Cyberattacks in the form of HP mobile phishing have doubled. It happened to financial services and insurance organizations between 2019 and 2020. Cyber attackers deliberately target phones, tablets, and Chromebooks to increase their chances of finding vulnerable entry points.
One successful phishing cyberattack or mobile ransomware can give an attacker access. Access to exclusive market research, client finance, investment strategies, and cash. Or other liquid assets, according to a new Lookout research team report released May 6.
The Financial Services Threat Report reveals that nearly half of all phishing cyberattack attempts try to steal a company's login credentials. Other findings include that about 20 percent of mobile banking customers have trojan apps on their devices. When trying to log into their personal mobile banking account.
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Cyberattacks rise sharply
Despite a 50 percent increase. Cyberattacks in mobile device management (MDM) adoption from 2019 to 2020, average quarterly phishing exposure increased by 125 percent. Exposure to the risk of malware and applications increased by more than 400 percent.
Seven months after the release of iOS 14 and Android 11, 21 percent of iOS devices still use iOS 13 or older. And 32 percent of Android devices still use Android 9 or older. The delay of users updating their mobile PHONES devices creates a window of opportunity for CyberAtta actors. It also threatened to gain access to the organization's infrastructure and steal data, according to the report.
"Malicious cyberattacks sent through socially engineered phishing campaigns will always be a problem that attacker security teams have to deal with knowing that they can target individuals through HP's private channels such as SMS, third-party messaging platforms, social media, and even dating apps. to make connections and build trust," Hank Schless, senior manager for security solutions at Lookout, told TechNewsWorld.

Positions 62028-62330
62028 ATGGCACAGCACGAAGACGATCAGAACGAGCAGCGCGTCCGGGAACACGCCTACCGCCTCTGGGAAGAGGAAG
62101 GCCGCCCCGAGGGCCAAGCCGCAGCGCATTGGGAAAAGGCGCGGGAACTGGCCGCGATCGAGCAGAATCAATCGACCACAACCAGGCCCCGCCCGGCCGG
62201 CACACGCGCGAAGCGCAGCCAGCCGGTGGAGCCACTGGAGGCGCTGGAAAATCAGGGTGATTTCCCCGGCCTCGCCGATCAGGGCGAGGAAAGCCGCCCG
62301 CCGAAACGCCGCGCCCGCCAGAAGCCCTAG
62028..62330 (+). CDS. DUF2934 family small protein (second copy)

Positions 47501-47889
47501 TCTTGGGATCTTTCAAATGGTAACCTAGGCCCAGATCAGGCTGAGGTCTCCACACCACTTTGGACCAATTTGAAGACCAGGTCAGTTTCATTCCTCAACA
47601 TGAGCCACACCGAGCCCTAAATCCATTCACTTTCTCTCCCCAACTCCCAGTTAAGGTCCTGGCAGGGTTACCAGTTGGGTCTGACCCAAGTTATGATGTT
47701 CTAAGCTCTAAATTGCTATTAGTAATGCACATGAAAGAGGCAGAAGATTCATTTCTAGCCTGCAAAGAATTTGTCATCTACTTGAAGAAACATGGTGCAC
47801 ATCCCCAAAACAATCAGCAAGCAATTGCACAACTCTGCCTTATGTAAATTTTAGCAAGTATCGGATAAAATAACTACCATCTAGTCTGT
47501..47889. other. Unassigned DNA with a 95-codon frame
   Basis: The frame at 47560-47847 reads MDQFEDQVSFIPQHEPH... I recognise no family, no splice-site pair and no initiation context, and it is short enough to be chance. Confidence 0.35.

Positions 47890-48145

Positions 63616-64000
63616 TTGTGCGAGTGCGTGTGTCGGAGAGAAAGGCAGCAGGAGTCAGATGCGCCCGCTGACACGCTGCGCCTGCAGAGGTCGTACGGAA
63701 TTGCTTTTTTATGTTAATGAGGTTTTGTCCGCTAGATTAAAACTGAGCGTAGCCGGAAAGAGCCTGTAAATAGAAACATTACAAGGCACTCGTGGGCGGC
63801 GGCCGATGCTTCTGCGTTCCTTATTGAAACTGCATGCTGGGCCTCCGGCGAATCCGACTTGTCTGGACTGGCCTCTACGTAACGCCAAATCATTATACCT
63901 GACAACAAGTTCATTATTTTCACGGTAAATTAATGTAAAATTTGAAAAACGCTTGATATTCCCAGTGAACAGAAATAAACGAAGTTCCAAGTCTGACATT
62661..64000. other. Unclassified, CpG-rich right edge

Higher Security Risks, More Mobile Users
This digital environment has exposed businesses and their customer data to new risks. Because the data is now moving to where it needs to be. The financial services industry is accelerating its digital transformation.
Even before the pandemic forced organizations to embrace cloud services and mobile devices. The financial industry experienced a 71 percent increase in hp mobile app adoption in 2019. Tablets, Chromebooks, and smartphones are now key components of the way financial institutions operate.
Regular mobile users include employees who get work done at home or customers who manage their finances with the app. Considering the incredible rise of Chromebooks. As one of the leading mobile device purchases for education and enterprise over the past 18 months
While many organizations turn to MDM as a way to stay in control, it's not enough. Managing devices doesn't secure them from complex mobile cyberattack threats, Lookout stressed in its report.
When employees are forced to work remotely almost overnight. They have to turn to their smartphones and tablets to stay productive. Cyber attackers recognized these changes and began targeting individuals more with mobile-specific malware and phishing attacks, Schless explained.
"This overnight change also forced security and IT teams to make sudden changes to their strategies and policies. To maintain similar control over mobile access to the company's infrastructure. The security team expanded their enterprise VPN capacity and rolled out MDM to more mobile users."
A Rather Futile Effort
Despite the shift to mobile device management, a significant spike in exposure to mobile threats is still occurring, Schless said.
"This proves that MDM should only be used to manage devices, not secure them. This solution cannot secure devices from cyber threats such as mobile phishing," he said.
Financial organizations need to embrace modern security technologies and strategies to stay safe, competitive, and relevant. on devices most frequently used by employees and customers from CyberAttacks, urges Lookout researchers.